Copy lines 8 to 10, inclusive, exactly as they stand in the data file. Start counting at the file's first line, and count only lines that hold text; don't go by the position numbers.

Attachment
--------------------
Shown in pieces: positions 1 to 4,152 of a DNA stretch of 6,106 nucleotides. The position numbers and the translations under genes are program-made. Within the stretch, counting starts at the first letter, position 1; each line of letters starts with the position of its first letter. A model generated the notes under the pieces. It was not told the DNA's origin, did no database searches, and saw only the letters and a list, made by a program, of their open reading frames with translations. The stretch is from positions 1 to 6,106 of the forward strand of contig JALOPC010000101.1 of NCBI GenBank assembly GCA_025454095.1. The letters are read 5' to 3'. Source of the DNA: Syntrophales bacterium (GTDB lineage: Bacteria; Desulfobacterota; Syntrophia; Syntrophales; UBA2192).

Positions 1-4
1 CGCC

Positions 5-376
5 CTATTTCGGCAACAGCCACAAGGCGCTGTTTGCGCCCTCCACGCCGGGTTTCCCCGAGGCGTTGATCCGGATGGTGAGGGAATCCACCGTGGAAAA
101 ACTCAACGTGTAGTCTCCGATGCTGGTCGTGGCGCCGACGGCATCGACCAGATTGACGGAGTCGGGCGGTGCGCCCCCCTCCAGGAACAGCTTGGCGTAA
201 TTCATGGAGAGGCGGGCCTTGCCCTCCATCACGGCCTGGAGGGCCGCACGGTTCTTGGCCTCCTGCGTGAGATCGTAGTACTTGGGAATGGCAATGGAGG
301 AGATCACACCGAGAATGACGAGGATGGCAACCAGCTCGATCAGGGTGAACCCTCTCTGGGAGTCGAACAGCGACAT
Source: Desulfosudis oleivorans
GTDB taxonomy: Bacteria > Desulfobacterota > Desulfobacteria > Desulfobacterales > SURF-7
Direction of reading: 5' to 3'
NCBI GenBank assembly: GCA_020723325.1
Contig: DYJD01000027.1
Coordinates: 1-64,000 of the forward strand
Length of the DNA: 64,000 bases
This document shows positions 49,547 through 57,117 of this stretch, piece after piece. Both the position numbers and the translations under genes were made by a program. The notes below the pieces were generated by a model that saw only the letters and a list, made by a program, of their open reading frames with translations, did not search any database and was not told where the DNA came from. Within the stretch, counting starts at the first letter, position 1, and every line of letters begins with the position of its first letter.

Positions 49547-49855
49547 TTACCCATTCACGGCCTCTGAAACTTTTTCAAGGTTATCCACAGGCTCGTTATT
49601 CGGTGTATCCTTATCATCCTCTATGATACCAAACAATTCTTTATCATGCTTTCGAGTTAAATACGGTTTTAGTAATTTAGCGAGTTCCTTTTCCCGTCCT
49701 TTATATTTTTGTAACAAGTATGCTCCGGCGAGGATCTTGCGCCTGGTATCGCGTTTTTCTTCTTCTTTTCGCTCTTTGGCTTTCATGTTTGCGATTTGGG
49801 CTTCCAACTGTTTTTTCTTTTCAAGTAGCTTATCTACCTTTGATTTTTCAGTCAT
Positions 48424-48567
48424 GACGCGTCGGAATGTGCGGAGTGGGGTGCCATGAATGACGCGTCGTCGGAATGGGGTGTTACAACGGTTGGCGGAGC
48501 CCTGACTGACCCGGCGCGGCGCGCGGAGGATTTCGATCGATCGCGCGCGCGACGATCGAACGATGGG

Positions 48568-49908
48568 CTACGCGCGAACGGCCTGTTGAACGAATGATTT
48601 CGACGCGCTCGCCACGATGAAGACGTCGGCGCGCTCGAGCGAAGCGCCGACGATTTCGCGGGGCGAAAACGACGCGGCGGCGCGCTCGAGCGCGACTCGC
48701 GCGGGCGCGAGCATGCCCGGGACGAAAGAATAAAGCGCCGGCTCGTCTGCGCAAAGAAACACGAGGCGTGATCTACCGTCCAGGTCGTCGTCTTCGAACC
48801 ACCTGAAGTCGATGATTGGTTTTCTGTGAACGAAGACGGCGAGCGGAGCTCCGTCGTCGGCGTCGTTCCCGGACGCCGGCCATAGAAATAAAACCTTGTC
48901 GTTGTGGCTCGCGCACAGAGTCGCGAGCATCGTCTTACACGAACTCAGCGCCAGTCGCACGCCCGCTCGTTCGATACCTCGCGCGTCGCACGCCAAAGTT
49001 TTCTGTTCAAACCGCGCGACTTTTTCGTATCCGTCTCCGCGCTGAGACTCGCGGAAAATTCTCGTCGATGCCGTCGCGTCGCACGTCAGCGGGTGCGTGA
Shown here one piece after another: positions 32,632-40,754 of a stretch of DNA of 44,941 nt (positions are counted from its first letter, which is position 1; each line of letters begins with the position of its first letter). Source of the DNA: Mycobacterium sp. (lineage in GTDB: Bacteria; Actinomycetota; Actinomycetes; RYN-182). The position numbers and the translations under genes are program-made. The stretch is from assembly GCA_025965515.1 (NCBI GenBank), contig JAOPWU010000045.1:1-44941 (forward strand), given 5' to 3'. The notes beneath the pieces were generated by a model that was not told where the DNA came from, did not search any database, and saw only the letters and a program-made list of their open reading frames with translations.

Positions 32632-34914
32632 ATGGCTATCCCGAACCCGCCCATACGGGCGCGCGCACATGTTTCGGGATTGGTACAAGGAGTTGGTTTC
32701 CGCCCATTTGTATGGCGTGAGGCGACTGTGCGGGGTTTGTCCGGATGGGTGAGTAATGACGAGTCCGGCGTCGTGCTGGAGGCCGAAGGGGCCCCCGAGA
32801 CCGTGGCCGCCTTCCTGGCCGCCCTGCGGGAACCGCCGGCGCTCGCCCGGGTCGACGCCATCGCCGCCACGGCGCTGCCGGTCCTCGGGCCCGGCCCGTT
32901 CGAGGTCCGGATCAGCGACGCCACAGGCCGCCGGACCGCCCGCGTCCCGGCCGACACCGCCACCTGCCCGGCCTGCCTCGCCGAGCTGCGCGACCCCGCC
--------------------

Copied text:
301 AGATCACACCGAGAATGACGAGGATGGCAACCAGCTCGATCAGGGTGAACCCTCTCTGGGAGTCGAACAGCGACAT
Source: Desulfosudis oleivorans
GTDB taxonomy: Bacteria > Desulfobacterota > Desulfobacteria > Desulfobacterales > SURF-7